EL: Neural networks show that you can achieve a lot with a generic neuron model. But the brain is organized in this much more complex fashion. I think a useful thing to consider is all the brain’s functions. It controls every aspect of what a human body does – cognition, respiration, appetite – you name it, it does it. There’s a lot of division of labor behind what parts of the brain are involved in different processes. I think this is a system that has been built up over evolution to do increasingly complex tasks. There’s quite a bit of functional specificity of different kinds of cells in different parts of the brain that are necessary to serve those functions.
At the same time, I think there's a lot of mystery. Why does the cortex of any mammal need to have a hundred cell types? Even in complex circuits, it’s not so clear that each cellular component has a different function in the circuit. It’s also possible that it's a system that works well for us to reproduce. You don't mess with a system that is so effective. But if you were to design it, you wouldn’t need to have as much complexity as is there. I think it's an open question.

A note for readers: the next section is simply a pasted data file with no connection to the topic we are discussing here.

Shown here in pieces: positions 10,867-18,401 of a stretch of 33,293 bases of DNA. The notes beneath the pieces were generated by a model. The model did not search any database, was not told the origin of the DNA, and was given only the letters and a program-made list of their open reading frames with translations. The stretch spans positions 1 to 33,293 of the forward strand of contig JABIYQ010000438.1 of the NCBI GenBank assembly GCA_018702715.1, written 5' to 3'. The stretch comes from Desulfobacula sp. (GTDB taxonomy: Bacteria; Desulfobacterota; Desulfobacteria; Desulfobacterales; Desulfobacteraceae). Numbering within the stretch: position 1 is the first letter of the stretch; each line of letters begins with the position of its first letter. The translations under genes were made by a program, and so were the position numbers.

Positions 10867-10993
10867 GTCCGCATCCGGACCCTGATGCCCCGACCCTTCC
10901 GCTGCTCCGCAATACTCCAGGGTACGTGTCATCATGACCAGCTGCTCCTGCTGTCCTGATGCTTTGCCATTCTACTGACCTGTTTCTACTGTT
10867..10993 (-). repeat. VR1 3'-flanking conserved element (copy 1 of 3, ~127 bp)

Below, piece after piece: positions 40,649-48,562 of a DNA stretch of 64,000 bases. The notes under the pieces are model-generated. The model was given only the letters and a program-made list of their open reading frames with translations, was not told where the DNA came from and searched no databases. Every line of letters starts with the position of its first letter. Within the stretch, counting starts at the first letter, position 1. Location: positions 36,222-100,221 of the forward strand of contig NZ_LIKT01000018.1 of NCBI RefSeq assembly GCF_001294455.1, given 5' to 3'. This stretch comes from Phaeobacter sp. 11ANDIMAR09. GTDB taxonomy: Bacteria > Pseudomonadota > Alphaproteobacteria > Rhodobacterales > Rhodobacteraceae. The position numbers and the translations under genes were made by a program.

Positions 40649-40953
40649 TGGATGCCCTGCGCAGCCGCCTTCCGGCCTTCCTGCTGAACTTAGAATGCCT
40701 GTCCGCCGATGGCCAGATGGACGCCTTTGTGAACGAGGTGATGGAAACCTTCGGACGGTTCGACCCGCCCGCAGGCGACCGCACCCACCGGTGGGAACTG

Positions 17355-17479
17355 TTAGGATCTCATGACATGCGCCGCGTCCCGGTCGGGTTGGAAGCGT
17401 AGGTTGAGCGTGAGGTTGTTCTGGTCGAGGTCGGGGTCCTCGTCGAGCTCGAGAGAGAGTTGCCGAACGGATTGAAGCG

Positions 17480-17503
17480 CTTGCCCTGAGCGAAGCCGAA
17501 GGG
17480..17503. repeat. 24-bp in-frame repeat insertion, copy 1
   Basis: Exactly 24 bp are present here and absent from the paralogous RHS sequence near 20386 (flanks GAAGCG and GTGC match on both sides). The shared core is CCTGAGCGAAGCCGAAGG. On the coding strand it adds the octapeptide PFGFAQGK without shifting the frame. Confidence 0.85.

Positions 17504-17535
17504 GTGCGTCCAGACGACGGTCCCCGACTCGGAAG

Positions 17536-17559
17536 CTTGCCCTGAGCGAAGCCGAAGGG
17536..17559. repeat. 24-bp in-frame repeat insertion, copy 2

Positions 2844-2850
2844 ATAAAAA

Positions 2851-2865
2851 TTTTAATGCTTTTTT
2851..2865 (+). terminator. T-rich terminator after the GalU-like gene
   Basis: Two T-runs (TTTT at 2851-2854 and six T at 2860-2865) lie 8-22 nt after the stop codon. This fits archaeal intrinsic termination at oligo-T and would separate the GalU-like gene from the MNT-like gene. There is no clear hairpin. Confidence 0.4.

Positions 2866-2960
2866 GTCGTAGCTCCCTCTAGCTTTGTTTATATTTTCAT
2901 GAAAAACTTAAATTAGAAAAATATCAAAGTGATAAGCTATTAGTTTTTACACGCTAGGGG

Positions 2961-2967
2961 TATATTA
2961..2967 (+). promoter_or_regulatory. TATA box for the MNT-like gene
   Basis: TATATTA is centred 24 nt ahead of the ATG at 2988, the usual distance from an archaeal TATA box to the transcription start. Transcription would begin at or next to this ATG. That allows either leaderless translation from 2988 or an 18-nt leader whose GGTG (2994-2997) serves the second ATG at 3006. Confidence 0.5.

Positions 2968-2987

But certainly, these things are evolutionarily conserved. To me, that's a key point. If these things weren't necessary, they wouldn't be maintained over hundreds of millions of years of evolution. We’ve looked across many mammals and this basic cellular organization seems to be incredibly conserved. Why would you maintain that complexity if it wasn't necessary? There must be a reason why we need all these different components. But the mystery that remains is why.
Ed Lein was speaking to Ruairi J Mackenzie, Senior Science Writer for Technology Networks